“The Mummy” (2017)

Despite the failure of “Dracula Untold” in 2014, Universal has moved forward with its plans for a shared monster-movie-verse with the “Dark Universe.” Starring the classic Universal Monsters like the Mummy, Frankenstein’s Monster, the Invisible Man, and more, Universal has soft-relaunched its universe with “The Mummy,” a reboot of the already superior 1990’s saga and its 1930’s original.

Starring Tom Cruise, we see the ancient Egyptian princess Ahmanet(Sofia Boutella) resurrected after millennia buried in the sands of Mesopotamia, imprisoned for unleashing forces of evil upon our world in exchange for petty revenge upon her family. In present day, Princess Ahmanet sets out to complete her pact with the Egyptian god Set, and bring him into the world through the ritual killing of her “chosen one”, in this case Nick Morton(Tom Cruise), a thief who specializes in antiquities.

All of this would be more than enough to fill the run time of a traditional summer blockbuster. But we have to set up a shared universe here! In between chasing a mummy and her Walking Dead-inspired minions, we meet Russell Crowe’s Dr. Jekyll, the head of a monster-hunting organization called the Prodigium. Consider this the equivalent of the MCU’s S.H.I.E.L.D. and Dr. Jekyll its Nick Fury, although with a tendency to get a bit more purple and Cockney when Mr. Hyde makes his (fascinating) appearance. In all honesty, the scenes involving the Prodigium are the most promising of the film, and this organization might be the most interesting thing the Dark Universe has going for it. After the set-up for the Prodigium is finished and we see Ahmanet pulled from her tomb, the film takes a nosedive narratively that it never recovers from.

Cruise is committed to this role as he commits to most of his action roles, by pulling out some variation of a Cruise stock character, deployed with some tweaks as the story commands and performing eye-popping stunts, like the plane crash scene that was filmed in a zero gravity plane to exhilarating effect. The largest difference we see here for Nick Morton is that, rather than being the man with the plan that saves the day, for most of the film Morton is decidedly without a plan or control of his own situation. It is only towards the end that Morton takes control of his fate and the situation, to en end that I would have seen as far more controversial due to the release date of ‘The Mummy” being so close to the woman power of “Wonder Woman.”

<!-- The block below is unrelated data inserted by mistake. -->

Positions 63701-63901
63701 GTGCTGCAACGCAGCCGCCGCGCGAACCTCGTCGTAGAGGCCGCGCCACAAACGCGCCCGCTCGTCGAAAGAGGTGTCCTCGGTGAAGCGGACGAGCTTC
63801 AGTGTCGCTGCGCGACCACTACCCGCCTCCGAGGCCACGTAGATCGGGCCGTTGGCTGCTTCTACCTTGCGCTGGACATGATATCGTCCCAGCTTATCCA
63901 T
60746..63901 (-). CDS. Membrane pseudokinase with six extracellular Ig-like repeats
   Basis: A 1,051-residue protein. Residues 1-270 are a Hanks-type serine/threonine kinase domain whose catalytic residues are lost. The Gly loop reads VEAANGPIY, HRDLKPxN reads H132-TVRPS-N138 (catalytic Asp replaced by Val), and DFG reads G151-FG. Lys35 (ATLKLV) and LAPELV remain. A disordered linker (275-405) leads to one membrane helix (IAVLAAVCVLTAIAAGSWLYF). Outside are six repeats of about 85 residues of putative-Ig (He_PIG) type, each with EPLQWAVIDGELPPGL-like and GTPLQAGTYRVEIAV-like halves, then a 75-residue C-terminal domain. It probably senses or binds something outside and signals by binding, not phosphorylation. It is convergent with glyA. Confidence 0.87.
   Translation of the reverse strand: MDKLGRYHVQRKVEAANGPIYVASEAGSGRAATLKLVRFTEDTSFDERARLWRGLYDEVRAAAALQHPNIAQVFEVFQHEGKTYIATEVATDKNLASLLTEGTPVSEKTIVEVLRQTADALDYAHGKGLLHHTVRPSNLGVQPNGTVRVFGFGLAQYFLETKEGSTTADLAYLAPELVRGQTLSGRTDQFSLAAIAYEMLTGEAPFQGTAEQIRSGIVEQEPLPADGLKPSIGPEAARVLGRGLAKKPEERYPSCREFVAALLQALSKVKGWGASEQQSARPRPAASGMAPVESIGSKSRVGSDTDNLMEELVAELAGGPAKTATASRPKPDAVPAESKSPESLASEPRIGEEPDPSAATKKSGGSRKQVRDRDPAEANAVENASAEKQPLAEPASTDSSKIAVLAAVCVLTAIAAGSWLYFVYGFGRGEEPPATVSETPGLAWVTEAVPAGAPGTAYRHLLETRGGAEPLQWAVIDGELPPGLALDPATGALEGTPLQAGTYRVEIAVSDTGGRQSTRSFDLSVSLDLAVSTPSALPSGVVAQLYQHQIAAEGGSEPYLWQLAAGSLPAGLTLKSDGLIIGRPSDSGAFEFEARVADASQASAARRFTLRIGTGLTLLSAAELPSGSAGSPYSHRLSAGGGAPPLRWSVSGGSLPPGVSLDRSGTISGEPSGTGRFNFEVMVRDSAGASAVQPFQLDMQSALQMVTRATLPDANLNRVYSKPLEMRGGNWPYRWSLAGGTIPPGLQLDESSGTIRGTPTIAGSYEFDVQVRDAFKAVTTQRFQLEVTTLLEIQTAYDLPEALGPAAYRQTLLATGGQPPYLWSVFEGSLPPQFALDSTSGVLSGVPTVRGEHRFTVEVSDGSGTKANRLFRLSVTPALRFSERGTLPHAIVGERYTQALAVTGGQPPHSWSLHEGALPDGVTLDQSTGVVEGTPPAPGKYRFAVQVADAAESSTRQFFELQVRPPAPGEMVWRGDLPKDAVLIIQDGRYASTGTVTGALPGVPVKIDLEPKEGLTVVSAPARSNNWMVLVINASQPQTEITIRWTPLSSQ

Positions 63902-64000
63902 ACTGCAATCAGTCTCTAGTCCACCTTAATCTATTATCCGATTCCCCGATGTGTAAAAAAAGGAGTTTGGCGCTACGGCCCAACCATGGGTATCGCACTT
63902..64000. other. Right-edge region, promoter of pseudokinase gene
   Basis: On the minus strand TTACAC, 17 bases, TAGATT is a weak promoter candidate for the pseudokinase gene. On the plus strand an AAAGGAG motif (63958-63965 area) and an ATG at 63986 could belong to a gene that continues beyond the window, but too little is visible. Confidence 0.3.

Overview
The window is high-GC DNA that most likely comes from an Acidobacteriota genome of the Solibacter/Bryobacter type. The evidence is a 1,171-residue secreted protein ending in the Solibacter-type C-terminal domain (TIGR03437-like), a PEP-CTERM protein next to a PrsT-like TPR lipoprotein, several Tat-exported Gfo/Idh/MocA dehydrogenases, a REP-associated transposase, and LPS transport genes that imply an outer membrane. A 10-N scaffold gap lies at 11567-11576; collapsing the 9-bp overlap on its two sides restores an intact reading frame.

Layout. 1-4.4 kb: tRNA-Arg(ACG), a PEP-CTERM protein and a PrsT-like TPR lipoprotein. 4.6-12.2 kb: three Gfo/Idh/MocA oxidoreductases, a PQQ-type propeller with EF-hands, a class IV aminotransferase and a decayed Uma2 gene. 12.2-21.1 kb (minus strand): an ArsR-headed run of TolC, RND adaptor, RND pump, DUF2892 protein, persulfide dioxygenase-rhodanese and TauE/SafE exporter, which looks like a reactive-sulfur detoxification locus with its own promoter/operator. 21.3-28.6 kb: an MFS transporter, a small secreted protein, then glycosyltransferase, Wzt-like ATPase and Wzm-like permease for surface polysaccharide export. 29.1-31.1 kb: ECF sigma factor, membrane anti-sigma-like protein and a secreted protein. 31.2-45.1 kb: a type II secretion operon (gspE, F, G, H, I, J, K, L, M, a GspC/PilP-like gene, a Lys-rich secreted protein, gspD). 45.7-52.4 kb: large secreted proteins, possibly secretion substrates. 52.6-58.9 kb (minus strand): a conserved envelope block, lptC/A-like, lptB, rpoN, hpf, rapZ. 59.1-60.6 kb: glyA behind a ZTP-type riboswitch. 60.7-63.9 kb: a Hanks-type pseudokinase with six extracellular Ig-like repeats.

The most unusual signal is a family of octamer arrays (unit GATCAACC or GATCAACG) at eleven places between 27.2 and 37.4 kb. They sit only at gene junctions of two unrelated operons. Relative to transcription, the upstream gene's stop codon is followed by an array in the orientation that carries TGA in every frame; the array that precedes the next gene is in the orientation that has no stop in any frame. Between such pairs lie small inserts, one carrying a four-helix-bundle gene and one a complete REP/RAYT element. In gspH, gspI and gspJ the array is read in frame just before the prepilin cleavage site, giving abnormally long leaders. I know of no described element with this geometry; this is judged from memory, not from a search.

If you have ever heard the term “fridged” in relation to women in film, “The Mummy” is about as guilty of the trope as any recently. After one woman dies to further the story of Nick Morton, we see yet another, our eponymous Mummy, Ahmanet, killed in order to further his story. In all reality, the title does not refer to Ahmanet, but to Morton, who ends the film cursed and searching across the globe for a way to end his curse. Morton is the future Mummy of the Dark Universe, and that is about the worst decision Universal could have made.

In a time when so much discussion surrounding the roles of women in film have contributed to changes that address those issues, films like the Mummy, which started off with so much buzz with the casting of Algerian-born Boutella as a female Mummy, are a prime contributor to the false belief that only men, and more often white men, can lead a successful film franchise to profitability. What results is a film that trades its ethnic, female monster, an exciting narrative possibility, for a white, male monster, a story we’ve already seen before.


To end, “The Mummy” is fraught with over-written dialogue, a story that rushes to set up a universe to the detriment of its own tale, characters that are never fleshed out beyond simple motive or stock characters(outside of a fascinating turn by Crowe), and at least a few exciting action pieces to keep the viewer interested. Its just a shame that the payoff of the first act wasn’t seen through to the end.


P.S. Watch Showtime’s “Penny Dreadful” if you want a true character piece featuring your favorite traditional literary monsters.

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